Fauci Says Racism Has Fostered Spread of Coronavirus: ‘I Cannot Imagine That Has Not Contributed’
Dr. Anthony Fauci on Tuesday suggested that “institutional racism” played a role in the spread of coronavirus, telling a panel of the House Energy and Commerce Committee, “I cannot imagine that has not contributed.”
“We know from a lot of experience now that the situation regarding whether you have serious consequences — hospitalizations, intubation, complications, and death — relate very strongly to the prevalence and incidence of underlying, comorbid conditions, which are clearly, disproportionately more expressed in the African American population,” Fauci said, responding to a question from Rep. Bobby Rush (D-IL) about the disproportionate impact of the virus on minority communities.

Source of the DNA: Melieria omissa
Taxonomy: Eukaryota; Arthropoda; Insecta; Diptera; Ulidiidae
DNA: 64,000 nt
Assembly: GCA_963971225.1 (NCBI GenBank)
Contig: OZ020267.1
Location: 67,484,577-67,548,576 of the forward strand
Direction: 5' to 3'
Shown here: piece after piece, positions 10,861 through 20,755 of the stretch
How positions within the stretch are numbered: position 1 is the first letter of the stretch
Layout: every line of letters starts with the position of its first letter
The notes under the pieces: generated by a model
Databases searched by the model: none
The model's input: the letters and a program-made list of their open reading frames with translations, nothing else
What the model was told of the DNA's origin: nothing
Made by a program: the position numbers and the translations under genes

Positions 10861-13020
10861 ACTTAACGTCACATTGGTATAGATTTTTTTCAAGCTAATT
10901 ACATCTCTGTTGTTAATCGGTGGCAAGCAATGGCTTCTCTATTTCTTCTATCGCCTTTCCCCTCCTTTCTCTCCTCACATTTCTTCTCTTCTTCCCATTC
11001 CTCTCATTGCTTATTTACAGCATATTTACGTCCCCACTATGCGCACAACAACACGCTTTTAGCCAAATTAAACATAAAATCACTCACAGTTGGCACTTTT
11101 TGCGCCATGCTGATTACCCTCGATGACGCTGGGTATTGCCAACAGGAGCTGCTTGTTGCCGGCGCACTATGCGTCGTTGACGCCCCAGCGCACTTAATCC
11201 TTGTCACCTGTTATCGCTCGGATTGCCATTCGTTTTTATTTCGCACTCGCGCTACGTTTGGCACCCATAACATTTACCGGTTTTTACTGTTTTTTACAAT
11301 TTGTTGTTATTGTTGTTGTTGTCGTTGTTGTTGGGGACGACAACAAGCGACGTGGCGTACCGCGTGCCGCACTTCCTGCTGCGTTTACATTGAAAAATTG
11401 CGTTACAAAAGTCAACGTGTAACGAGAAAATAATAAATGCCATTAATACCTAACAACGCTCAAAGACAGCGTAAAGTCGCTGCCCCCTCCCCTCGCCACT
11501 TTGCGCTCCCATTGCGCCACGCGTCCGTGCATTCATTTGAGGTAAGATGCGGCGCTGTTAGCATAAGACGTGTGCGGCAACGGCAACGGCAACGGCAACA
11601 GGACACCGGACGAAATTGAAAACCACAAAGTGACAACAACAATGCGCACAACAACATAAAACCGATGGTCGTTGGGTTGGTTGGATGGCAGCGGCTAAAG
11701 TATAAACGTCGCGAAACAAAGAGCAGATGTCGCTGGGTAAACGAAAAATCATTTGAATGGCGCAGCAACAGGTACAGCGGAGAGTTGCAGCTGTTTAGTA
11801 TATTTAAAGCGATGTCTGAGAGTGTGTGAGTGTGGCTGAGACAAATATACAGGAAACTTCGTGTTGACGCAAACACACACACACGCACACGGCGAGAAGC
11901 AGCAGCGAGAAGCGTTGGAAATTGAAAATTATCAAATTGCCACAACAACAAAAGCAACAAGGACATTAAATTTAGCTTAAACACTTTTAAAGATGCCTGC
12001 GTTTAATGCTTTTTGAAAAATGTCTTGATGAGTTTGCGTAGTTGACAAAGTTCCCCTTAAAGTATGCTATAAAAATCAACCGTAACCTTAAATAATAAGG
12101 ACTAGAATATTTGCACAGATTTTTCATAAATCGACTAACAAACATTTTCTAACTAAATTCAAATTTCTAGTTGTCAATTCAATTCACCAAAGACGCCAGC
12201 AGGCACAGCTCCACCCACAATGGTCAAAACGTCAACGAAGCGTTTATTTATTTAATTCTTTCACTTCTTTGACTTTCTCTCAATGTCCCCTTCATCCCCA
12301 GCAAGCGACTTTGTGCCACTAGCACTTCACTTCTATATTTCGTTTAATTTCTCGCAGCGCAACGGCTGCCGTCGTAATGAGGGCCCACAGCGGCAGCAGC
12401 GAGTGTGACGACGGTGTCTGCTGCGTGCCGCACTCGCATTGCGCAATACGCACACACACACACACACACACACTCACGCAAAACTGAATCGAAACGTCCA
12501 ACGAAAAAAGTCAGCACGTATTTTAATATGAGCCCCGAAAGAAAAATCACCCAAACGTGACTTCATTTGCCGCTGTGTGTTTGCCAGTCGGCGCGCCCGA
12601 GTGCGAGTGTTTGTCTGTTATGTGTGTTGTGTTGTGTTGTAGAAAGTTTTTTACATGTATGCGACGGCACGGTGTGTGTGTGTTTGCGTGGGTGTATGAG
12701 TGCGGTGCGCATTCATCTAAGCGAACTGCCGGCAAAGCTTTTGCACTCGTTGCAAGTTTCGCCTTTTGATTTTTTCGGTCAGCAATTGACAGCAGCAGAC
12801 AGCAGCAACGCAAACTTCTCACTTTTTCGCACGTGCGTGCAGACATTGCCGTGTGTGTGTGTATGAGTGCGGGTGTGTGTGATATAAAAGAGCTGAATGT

Rush followed up with a question about whether “institutional racism” played a role in that dynamic. Fauci, the director of the National Institute of Allergy and Infectious Diseases, said he believed it did.
“Obviously, the African American community has suffered from racism for a very, very long period of time, and I cannot imagine that has not contributed to the conditions they find themselves in economically and otherwise.”
Health officials including Surgeon General Jerome Adams have long warned that minority communities face a heightened risk from the virus. Adams sparked controversy in April when he urged those communities to avoid alcohol, tobacco, and drugs, saying, “Do it for your abuela, do it for your grandaddy, do it for your Big Mama, do it for your pop pop.”
Watch above via the House Energy and Commerce Committee.
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